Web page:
The trade war amongst the United States and China has been a hot topic in the media but has especially been an area of concern for all agricultural producers. The impact of rising tariffs has reached far beyond just commodity prices. Mike Doherty, Senior Economist and Policy Analyst with the Illinois Farm Bureau offered some data and insights on the far reaching effects of the escalating trade war.
“Consumers and producers of the affected products are at a disadvantage in this tariff war. For instance, the tariffs on goods imported from China are in essence the same impact as an increased sales tax for U.S. consumers and the retaliatory tariffs by China are in essence a tax on our producers’ exports to China,” he says. “United States agriculture faces a tariff of 25% on its soybean exports to China that did not exist before 2017. On September 1st, a build-up of Chinese retaliatory tariffs on U.S. pork hit 60 percent, which is on top of a prior existing 12 percent duty.”
Doherty continues to say that these tariffs have obviously reduced U.S. pork exports to China and were estimated to cost U.S. hog producers approximately $8/head. While, China did recently announce a reduction in those tariffs, no concrete details have been released yet.
When discussing the tariff impact on soybean exports, Doherty says, “More than anything, there has been a very significant reduction in sales of U.S. soybeans to China, which has contributed to a 10 percent reduction of total U.S. exports of soybeans worldwide.”
Doherty shared the following statistics from a recent ProFarmer newsletter, further highlighting the trade war impact on soybeans:
- Drastic decline in U.S. soybean exports to China. S. soybean exports to China were 1.324 billion bushels in 2016-17, 1.036 bil. bu. in 2017-18 and 485 million in 2018-19 after a full season of Chinese tariffs on U.S. soybeans.
- In 2016-17, China accounted for 61% of total U.S. soybean exports. This proportion has declined to 27.8% in 2018-19.
For Illinois corn and soybean farmers, Doherty says the Market Facilitation Payments (MFP) of 2018 and 2019 have been of assistance in helping navigate the uncertain market conditions.
“Illinois farmers lost out on $1.65/bushel in the price of soybeans, which was offset by the MFP payment of $1.65/bushel on soybeans,” he says. “In my opinion, hog farmers were impacted negatively with lower prices of $8 to $10/head less in parts of 2018 and going into 2019, due to pork falling under two separate sets of retaliatory tariffs by China and also some reductions in shipments to Mexico.”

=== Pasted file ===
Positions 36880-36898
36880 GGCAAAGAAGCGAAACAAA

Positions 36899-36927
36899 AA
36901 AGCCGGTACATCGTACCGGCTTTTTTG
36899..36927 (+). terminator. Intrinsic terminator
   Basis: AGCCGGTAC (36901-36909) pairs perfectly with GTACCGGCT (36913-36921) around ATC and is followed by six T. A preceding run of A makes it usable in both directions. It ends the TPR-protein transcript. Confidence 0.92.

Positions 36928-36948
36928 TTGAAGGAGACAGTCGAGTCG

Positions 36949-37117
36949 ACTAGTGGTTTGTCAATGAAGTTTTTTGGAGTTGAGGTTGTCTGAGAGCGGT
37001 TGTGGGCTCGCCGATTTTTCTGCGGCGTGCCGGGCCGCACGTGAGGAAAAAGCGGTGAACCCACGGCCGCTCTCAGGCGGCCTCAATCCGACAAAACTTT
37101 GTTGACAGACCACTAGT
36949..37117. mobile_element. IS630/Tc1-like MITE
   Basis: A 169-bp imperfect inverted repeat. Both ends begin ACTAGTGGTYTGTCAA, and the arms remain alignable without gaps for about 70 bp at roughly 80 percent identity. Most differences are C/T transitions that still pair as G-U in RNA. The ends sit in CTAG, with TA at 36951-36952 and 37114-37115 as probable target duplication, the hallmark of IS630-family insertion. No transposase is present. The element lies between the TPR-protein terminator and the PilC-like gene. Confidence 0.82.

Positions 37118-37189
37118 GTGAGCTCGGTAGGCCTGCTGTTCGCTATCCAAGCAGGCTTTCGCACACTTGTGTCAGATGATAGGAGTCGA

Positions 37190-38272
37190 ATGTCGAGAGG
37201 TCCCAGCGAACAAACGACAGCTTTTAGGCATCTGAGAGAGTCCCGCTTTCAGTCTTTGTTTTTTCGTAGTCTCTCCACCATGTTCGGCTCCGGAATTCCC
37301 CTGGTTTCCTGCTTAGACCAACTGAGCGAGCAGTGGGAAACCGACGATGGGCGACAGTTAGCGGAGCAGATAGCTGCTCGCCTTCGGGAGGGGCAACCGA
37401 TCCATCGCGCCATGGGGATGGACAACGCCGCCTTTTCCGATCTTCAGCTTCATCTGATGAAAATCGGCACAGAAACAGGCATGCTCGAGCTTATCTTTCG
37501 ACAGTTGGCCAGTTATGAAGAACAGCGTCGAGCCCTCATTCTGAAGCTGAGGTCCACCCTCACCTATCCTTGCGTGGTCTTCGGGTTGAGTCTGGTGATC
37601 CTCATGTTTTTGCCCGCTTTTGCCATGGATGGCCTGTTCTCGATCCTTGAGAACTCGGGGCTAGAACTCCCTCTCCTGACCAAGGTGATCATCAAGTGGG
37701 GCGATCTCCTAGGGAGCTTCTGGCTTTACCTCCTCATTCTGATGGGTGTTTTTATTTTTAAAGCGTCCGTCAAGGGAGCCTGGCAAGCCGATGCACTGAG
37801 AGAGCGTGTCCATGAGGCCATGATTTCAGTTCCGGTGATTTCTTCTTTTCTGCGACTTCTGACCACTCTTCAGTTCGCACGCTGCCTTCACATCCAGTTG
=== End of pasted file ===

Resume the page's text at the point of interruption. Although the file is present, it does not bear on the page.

While Doherty did not see any strong evidence of a tie between the trade war and decreased farmland values, he did say that market uncertainty may be tied to farmland prices. “It may be possible that the recent 2 percent decline in farmland prices in central and northern Illinois was at least partly attributable to the market uncertainty created by the trade war with China.”
Doherty offers a few key financial strategies to help farmers stay afloat and maintain liquidity amidst the trade war. “First, maintain open communications with financial lenders and family members regarding working capital,” he says. “Fine tune bookkeeping habits by focusing on paperwork and working more closely with your farm business accountant. Lock in profit margins when you can and finally, don’t be shy of asking for help and support, including financial counseling.”
The trade war has led to retaliatory tariffs on many agricultural products and impacted farm profits due to reduced exports. Keeping a close eye on finances, while monitoring the markets can help agriculture producers protect their investment and maintain land values.
By: Amy Ryan